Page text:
Four years ago I started pondering the tesseract and four-dimensional space. I first learned about them back in grade school in a science fiction short story I’d read. (A large fraction of my very early science education came from SF books.)
Greg Egan touched on tesseracts in his novel Diaspora, which got me thinking about them and inspired the post Hunting Tesseracti. That led to a general exploration of multi-dimensional spaces and rotation within those spaces, but I continued to focus on trying to truly understand the tesseract.
Today we’re going to visit the 4D space inside a tesseract.
I just finished Humble Pi (2019), by Matt Parker, and I absolutely loved it. Parker, a former high school maths teacher, now a maths popularizer, has an easy breezy style dotted with wry jokes and good humor. I read three-quarters of the book in one sitting because I couldn’t stop (just one more chapter, then I’ll go to bed).
It’s a book about mathematical mistakes, some funny, some literally deadly. It’s also about how we need to be better at numbers and careful how we use them. Most importantly, it’s about how mathematics is so deeply embedded in modern life.
It’s my third maths book in a month and the only one I thoroughly enjoyed.
Multiplying by i…
Recently I did a series of posts about how the complex numbers arise from a natural progression of math realizations. I’ve done posts in the past about how the natural numbers lead through the integers and rationals to the real numbers. (And I’ve done posts about how weird the real numbers are, but that’s another topic.)
I recently came across another way a progression of obvious natural questions directly leads to the necessity of a new type of number, and this progression takes us all the way from the naturals to the complex numbers.
All by asking, “What do you get when you…”
In recent posts I’ve presented the complex numbers and the complex plane. Those were just stepping stones to this post, which involves a basic fact about the Mandelbrot set. It’s something that I stumbled over recently (after tip-toeing around it many times, because math).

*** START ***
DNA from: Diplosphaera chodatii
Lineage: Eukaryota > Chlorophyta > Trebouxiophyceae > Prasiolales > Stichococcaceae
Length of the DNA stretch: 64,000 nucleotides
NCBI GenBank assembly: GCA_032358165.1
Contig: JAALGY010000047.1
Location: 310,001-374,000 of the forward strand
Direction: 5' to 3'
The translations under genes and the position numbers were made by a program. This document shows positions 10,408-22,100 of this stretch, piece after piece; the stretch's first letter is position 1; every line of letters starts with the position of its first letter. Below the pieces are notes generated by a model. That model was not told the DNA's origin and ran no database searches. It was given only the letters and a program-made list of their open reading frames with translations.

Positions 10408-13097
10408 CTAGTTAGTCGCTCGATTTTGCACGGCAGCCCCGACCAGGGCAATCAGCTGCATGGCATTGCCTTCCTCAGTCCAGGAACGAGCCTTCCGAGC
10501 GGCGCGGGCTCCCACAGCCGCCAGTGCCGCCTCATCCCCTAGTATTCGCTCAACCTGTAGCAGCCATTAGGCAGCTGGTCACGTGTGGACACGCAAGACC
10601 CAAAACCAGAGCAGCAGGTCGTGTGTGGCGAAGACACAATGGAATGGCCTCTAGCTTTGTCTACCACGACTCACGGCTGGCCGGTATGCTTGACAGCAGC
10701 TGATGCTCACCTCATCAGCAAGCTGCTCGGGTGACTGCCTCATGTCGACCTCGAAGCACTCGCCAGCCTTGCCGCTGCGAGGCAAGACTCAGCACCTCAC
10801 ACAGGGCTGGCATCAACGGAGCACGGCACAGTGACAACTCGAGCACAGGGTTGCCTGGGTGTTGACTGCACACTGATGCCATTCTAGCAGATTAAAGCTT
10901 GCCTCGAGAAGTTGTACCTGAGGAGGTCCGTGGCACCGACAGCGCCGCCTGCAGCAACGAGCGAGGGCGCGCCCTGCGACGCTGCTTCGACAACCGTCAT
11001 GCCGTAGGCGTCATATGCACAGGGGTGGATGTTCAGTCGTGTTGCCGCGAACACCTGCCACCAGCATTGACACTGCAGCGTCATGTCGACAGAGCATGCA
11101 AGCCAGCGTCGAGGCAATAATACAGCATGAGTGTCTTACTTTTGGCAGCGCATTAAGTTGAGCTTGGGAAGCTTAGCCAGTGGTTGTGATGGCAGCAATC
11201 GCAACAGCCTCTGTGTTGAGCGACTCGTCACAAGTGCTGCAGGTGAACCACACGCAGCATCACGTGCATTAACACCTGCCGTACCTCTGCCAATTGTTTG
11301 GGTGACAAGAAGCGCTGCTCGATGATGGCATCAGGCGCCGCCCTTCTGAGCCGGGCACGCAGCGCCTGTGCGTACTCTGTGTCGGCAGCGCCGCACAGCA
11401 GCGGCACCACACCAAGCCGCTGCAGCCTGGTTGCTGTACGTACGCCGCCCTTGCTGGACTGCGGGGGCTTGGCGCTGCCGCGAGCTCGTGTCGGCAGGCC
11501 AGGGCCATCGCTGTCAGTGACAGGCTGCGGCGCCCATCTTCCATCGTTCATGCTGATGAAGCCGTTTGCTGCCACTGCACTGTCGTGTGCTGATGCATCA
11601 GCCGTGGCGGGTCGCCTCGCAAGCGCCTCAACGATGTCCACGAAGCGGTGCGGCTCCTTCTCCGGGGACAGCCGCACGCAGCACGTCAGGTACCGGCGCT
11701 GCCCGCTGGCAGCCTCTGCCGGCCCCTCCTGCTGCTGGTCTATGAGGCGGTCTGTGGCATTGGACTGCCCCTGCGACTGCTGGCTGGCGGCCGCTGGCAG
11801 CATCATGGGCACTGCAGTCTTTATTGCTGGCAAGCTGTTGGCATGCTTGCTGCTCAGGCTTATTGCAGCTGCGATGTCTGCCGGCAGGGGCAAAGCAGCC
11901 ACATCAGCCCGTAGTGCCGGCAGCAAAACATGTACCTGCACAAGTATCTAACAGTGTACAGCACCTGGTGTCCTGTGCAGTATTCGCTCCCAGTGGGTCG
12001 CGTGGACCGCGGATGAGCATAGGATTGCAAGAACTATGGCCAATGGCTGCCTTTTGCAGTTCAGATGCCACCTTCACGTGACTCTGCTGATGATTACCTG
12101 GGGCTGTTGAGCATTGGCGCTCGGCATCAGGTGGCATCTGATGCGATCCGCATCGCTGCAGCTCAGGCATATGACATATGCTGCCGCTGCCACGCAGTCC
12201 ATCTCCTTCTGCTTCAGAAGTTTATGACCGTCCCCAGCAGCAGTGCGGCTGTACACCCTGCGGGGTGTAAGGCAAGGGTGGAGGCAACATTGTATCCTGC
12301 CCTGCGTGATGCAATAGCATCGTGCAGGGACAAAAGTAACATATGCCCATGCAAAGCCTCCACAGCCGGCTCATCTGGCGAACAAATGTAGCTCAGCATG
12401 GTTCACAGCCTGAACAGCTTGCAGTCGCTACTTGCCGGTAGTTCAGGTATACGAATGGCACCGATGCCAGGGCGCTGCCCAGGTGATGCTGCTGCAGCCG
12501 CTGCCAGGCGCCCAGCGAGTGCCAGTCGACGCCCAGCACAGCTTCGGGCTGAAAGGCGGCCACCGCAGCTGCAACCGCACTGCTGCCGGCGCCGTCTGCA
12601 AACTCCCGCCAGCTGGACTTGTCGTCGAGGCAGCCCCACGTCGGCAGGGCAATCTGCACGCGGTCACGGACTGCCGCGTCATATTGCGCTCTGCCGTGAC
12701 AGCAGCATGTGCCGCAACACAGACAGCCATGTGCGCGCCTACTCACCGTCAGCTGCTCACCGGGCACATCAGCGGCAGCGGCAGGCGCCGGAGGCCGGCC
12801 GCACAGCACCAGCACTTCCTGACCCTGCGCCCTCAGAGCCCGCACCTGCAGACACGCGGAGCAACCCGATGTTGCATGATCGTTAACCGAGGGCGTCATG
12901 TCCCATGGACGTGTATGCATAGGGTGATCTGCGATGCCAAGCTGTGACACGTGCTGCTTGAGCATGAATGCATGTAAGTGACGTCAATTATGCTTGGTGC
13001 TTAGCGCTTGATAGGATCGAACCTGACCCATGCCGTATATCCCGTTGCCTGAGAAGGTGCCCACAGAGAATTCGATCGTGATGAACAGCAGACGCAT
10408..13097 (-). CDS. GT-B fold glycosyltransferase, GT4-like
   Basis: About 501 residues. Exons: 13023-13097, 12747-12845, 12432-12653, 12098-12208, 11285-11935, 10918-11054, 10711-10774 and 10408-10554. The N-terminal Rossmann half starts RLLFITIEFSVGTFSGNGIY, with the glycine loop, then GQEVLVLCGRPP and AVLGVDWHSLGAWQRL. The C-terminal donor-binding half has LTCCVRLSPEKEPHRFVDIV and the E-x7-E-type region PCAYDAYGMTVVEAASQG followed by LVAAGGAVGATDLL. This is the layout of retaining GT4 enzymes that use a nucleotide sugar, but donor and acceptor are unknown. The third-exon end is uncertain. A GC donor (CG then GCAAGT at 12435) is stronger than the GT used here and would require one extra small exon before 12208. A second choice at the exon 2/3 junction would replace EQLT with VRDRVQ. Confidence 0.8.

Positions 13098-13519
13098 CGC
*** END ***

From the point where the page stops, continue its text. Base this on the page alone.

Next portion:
This is one of those places where something that seems complicated turns out to have a fairly simple (and kinda cool) way to see it when approached the right way. In this case, it’s the way multiplication rotates points on the complex plane. This allow us to actually visualize certain equations.
With that, we’re ready to move on to the “heart” of the matter…
In the first post I explained why the mathematical “imaginary” number i is “real” (in more than one sense of the word). That weird number is just a stepping stone to the complex numbers, which are themselves stepping stones to the complex plane.
Which, in turn, is a big stepping stone to a fun fact about the Mandelbrot I want to write about. (But we all have to get there, first.) I think it’s a worthwhile journey — understanding the complex plane opens the door to more than just the Mandelbrot. (For instance, Euler’s beautiful “sonnet” also lives on the complex plane.)
As it turns out, the complex numbers cause this plane to “fly” a little bit differently than the regular X-Y plane does.